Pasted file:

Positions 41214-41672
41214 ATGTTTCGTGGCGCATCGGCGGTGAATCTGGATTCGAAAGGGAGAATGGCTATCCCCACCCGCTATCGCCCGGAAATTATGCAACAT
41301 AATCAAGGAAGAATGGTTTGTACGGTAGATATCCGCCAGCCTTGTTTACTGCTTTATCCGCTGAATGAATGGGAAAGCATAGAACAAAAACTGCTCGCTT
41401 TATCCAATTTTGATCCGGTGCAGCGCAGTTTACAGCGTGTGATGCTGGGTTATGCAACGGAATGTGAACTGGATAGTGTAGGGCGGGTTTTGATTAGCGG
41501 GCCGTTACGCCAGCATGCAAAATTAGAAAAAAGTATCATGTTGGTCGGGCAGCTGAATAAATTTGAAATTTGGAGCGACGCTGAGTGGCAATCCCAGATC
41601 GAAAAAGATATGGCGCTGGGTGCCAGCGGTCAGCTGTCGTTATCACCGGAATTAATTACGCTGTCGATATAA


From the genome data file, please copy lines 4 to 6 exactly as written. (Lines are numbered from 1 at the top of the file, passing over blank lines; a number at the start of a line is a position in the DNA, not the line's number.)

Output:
41401 TATCCAATTTTGATCCGGTGCAGCGCAGTTTACAGCGTGTGATGCTGGGTTATGCAACGGAATGTGAACTGGATAGTGTAGGGCGGGTTTTGATTAGCGG
41501 GCCGTTACGCCAGCATGCAAAATTAGAAAAAAGTATCATGTTGGTCGGGCAGCTGAATAAATTTGAAATTTGGAGCGACGCTGAGTGGCAATCCCAGATC
41601 GAAAAAGATATGGCGCTGGGTGCCAGCGGTCAGCTGTCGTTATCACCGGAATTAATTACGCTGTCGATATAA